Chanukah Kicks Tuchus

Chanukah is the single greatest yom tov we have. And not just because it gave me a reason to use the word “tuchus” in a title.

Finally, we have a yom tov that doesn’t involve massive amounts of over-consumption. It doesn’t stop us from driving, using the computer or (G-D forbid), Facebooking. It doesn’t involve any whining, for once we came out the victors. Its the “tough-Jew” holiday, the perennial favorite of the JDF and Kahanists.

But what about Purim, you ask? I’m not a fan of Purim. If you’re one of the few people still around from when I began, you’ll remember that one of my first posts was how I don’t like Purim. Drunk people and fifteen year olds peeing in the streets do nothing for me, especially when I had to explain to a local Irish family why the kids from the Yeshiva near them in their small town were kicking fences and peeing. They were just watching like it was the best show in ages, which considering where they lived, might have been true.

But back to Chanukah, it makes no heavy demands on you, it’s basically an after school/work yom tov. You get to eat chocolate money and eat latkes. Everyone has an excuse to eat doughnuts. I actually feel odd if I eat a jelly doughnut during the year, because it’s so tied in with chanukah to me.

Just a few gripes: We need new songs. Even Y-Love and Erran Cohens take does little to really spice it up for me anymore. Where’s the chanukah equivalent of “White Christmas”? Is it maybe because its so hard to rhyme “chanukah”? Next; We need a mascot. Chanukah Chaim is just a cheap imitation of Santa. How about a new story for the kids? Yehuda Maccabi comes out of the oil and gives jelly doughnuts too all the erlich boys and girls? Decorations. I can’t stand the fact that Jewish houses look so dull while “goyish” but we all do that as well. On that note, this might be just my family, but does anyone else decorate the succah with Christmas fairy lights and stuff?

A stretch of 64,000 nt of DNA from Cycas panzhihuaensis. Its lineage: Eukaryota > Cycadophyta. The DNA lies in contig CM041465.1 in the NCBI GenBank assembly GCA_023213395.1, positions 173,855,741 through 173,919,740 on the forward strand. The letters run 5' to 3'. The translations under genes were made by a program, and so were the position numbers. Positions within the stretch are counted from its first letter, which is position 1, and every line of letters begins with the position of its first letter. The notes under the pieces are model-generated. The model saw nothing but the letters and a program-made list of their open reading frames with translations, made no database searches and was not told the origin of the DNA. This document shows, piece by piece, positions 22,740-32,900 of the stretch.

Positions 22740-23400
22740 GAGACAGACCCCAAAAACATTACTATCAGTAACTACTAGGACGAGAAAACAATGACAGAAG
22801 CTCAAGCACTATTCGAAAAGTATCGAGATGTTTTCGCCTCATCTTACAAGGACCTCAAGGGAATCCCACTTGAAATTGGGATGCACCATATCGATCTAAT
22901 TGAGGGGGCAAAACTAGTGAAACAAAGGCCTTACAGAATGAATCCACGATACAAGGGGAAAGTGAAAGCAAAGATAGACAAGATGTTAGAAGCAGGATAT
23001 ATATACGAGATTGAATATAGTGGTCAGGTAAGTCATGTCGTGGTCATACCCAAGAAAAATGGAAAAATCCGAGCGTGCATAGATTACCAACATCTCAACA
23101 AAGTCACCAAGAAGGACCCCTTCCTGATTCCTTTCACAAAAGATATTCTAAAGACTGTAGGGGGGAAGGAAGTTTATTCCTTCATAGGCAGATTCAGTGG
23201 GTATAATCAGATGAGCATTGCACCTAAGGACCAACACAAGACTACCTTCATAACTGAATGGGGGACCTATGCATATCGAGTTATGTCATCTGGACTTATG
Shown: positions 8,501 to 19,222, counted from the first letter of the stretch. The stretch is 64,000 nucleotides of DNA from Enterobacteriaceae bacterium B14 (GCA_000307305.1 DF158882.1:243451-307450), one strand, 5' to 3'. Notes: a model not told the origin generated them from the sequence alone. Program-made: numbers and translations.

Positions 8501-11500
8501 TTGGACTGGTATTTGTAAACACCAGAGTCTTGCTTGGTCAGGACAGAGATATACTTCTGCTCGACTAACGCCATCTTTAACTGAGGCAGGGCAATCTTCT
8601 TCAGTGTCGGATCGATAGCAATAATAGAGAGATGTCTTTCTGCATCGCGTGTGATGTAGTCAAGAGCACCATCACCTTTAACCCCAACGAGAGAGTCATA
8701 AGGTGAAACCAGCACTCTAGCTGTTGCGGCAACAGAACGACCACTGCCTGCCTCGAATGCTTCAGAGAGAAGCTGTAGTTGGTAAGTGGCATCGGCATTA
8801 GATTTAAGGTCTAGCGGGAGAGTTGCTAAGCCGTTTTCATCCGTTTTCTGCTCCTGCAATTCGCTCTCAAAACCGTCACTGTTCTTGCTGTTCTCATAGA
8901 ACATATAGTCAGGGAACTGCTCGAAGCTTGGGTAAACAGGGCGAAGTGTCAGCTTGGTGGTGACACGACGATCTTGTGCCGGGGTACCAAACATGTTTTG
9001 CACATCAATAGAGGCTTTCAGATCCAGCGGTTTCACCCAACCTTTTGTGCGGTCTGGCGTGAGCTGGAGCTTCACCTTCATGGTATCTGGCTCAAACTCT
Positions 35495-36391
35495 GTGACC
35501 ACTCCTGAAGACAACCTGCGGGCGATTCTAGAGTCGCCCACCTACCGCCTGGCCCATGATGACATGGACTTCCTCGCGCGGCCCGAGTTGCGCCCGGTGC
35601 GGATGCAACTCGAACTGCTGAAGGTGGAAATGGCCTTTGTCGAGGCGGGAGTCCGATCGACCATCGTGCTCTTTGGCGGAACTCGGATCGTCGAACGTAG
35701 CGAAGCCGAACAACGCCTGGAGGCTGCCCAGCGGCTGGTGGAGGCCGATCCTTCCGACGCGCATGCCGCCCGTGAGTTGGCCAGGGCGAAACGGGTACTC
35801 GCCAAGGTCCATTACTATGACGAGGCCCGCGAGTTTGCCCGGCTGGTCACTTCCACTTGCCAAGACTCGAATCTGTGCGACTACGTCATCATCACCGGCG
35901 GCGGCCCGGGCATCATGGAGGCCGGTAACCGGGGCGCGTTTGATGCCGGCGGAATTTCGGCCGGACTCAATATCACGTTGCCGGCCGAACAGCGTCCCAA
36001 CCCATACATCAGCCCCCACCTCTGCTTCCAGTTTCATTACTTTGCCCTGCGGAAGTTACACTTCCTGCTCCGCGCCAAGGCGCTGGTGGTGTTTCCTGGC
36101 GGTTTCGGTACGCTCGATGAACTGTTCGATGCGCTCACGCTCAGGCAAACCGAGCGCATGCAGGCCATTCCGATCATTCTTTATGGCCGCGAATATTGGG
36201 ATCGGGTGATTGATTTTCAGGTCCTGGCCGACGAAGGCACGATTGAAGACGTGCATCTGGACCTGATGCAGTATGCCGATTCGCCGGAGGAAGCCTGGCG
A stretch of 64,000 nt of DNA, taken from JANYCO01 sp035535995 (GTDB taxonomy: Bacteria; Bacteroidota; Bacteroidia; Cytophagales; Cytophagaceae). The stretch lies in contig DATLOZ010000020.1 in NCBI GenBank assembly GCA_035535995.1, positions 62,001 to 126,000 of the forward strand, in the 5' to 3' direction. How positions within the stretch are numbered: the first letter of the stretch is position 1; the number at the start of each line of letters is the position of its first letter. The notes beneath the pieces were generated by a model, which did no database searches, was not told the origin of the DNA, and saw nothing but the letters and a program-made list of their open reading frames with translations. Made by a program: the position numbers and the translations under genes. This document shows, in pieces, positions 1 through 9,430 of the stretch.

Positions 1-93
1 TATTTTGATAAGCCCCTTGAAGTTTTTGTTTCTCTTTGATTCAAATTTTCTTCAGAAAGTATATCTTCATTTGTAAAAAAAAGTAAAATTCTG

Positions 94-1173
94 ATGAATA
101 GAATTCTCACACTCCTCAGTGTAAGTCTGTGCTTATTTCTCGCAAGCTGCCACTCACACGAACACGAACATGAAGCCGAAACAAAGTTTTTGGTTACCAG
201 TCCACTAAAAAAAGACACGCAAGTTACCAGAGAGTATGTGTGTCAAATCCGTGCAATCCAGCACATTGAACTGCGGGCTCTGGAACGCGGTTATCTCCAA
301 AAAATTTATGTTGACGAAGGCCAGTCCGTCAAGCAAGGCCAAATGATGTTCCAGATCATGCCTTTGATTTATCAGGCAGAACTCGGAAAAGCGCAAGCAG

6 Responses to “Chanukah Kicks Tuchus”

  1. In Israel the Chareidim decorate the sukkah with christmas lights. Santa is just a Rebbe in a red suit.

  2. My family used to decorate the sukkah with X-mas lights until they found this string of watermelon lights and another string of American flag lights that actually give off more light than the X-mas ones.
    As for Hanukkah being the best… eh, presents and donuts are fun, but I’d much rather deal with the hassle of getting the house spotless and sitting around a table until ungodly hours of the night (I’m referring to Pesach, obviously), than get a few presents and indulge in some jelly donuts.

  3. Shoulda told them that Purim is the Jewish St. Patty’s day.

  4. I think I told them it was the Jewish Haloween actually. People drunk and dressed up. Made sense.

  5. The number for jelly donut therapy is 1-800-YES- JELLY

    Oh, BTW, lots of people put up Xmas lights in the succah. They haven’t issued a Kol Korei against it yet….

  6. At the same time that it’s great that it’s like a after school/work holiday, and that you can still do any Melacha. It still takes away from a bit, unless you work on making it special, it looses it’s specialness and Yom Tov feeling. You just go light the candles then go back to what your doing and forget about it. The parties and dreidels, latkes, and doughnuts help you remember that it’s a special yom tov day and brings the joy back in.

    O, and I remember that post in the beginning.

    O, and about chanukah decorations, I have a funny picture to show you.

    But really I think the chanukah story as it is is exciting, no need to change it and make stuff up.

    Also, I bought this CD of a girl singing and I listened to all the songs and they were great, then I looked at the tracks and one of them says “White X-mas” and I listened to the CD again and I couldn’t figure out which song was that one, cause it didn’t mention the word x-mas in it once or anything religious like.

    O, and btw, I never had a Jelly doughnut, don’t like them, dunno why their referred to as the Chanukah doughnut. I like the plain white ones.

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